Continuing in the drama that is Lane‘s leg-boob implant-gone-wrong (see also: part one and part two), Lane updates us with his healing, which like the implant, seemed to be going well but then turned out far worse than expected. He writes in describing his ordeal (and includes a gory picture of course),
Thursday night I had to take out the stitches that had been put in ten days earlier. My leg once again decided to let a great deal of clear lymphatic fluid out through the wound. Once I finished draining my leg I carefully removed the stitches. As I did so the wound opened right back up a second time. This time the tissue around the wound looked purple and dead. I cut away the dead tissue and decided it was time to stop screwing around and visit the hospital. I flushed the wound with saline, packed it with sterile gauze, then sensi-wrapped it and headed to the hospital.
All the way there I thought of a million excuses I could give them in order to prevent anyone from getting into trouble. Once in the parking lot I decided it would be in my best interest to just come clean with the truth in case something more serious was happening to me. I went up the the front desk, told the nurse that I had a large wound on my calf from an implant extraction that was going to require stitches. She immediately took down my info, filled out the forms and brought me to the suture room.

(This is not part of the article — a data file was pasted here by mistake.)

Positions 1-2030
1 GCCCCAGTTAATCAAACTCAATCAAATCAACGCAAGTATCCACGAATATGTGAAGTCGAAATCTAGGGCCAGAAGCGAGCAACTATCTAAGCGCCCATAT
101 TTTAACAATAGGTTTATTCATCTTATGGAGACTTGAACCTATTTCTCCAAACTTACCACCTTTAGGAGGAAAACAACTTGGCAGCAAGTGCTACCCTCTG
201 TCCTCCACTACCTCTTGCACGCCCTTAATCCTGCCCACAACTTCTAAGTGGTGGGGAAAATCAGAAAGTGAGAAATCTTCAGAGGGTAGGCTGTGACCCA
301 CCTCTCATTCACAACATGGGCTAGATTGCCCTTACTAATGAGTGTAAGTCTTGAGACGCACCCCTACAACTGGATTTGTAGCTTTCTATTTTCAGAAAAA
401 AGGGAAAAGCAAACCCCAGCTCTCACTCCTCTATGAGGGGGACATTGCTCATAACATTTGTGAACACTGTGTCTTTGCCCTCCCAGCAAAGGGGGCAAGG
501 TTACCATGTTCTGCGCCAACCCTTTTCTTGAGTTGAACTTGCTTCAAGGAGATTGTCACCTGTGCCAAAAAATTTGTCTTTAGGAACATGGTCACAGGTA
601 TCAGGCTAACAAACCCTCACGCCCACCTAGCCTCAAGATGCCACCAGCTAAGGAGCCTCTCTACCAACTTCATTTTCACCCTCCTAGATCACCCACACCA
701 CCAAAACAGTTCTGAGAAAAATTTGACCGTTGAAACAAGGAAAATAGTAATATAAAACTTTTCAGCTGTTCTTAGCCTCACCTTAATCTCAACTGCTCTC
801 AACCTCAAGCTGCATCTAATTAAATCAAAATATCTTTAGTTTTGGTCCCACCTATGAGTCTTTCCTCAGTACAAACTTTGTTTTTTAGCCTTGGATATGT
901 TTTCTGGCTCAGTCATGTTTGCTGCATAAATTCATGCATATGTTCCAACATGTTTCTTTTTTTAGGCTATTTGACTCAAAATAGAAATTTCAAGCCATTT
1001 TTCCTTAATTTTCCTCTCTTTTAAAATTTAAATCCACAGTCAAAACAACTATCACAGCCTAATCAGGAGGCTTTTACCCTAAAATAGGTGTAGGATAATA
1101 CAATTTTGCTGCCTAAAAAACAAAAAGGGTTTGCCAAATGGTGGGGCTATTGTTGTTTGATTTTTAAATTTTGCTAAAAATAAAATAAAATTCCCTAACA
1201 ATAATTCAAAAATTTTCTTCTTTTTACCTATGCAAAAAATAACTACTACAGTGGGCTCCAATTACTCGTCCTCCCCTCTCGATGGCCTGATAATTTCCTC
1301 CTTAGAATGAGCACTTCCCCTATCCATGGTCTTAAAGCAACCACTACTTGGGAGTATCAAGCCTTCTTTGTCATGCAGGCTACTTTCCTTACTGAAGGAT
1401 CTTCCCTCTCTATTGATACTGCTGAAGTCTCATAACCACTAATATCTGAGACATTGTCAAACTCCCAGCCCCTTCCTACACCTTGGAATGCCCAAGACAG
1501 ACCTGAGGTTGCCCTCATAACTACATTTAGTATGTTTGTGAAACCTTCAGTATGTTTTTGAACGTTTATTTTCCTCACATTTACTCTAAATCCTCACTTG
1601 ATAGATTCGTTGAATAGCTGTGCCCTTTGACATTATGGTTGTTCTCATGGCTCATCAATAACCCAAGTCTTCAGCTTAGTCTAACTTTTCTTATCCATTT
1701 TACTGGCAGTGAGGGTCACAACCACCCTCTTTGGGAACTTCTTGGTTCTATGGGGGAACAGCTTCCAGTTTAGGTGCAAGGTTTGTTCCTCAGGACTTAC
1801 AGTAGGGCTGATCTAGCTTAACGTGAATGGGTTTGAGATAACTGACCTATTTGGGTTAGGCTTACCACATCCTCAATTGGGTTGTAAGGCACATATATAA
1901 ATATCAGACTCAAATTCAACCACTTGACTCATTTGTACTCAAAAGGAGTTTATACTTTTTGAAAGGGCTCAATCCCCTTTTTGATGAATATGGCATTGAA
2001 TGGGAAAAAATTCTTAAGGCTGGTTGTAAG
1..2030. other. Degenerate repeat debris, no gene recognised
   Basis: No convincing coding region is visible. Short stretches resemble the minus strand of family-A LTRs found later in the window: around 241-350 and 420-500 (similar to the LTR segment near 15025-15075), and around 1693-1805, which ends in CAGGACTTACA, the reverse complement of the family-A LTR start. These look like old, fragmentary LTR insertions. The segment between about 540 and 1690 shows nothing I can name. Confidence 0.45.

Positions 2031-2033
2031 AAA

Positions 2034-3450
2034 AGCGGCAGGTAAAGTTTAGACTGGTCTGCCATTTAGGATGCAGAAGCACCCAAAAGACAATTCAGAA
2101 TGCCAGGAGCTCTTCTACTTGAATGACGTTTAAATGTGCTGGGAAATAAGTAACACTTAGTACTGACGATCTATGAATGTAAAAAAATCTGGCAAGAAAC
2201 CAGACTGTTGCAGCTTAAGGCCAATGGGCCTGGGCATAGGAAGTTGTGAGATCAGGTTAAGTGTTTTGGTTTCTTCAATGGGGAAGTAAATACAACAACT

Ten minutes later a nurse approached me with her clipboard and documents and asked me what happened. Instead of unwrapping my leg I pulled up the images on my blackberry and showed her what we did, what had happened, and how it was looking now. She smiled and said “wow, that’s amazing”, followed by “I hope you did this all sterile”.
I explained all the precautions we had taken and the setup we used and the implant material, and then waited for the lecture as she left to get a doctor and surgeon to come look at the wound. To my surprise not one word of “you shouldn’t have done this” came out of their mouths. They checked my Blackberry, looked at the wound, and then told me, “good call on removing the dead tissue”. They said they wouldn’t suture it back up because the skin was too tight in this area and believed that it was part on the reason it keeps weeping and looks irritated. They said to clean it once a day with sterile saline, gob Polysporin over it and cover it with new gauze, then wrap it back up. I was told to expect it to take four to six weeks to heal, and six to eight months for the scar to turn white.
I was really expecting to have to deal with the health board and get a few speeches about the dangers but they were actually very helpful, gave me a few reasons most implants reject and every one was the same as BME or Brian had discussed already. They felt it was a simple case of rejection and the wound being too tight and sent me on my way saying there was no sign of infection and keep up the good work looking after it. WOW!
These days almost all “medical encounter” stories I hear are quite positive… Either way, if you have a problem that feels like it might be moving into territory that’s beyond what you’re comfortable with, do what Lane did and visit a doctor!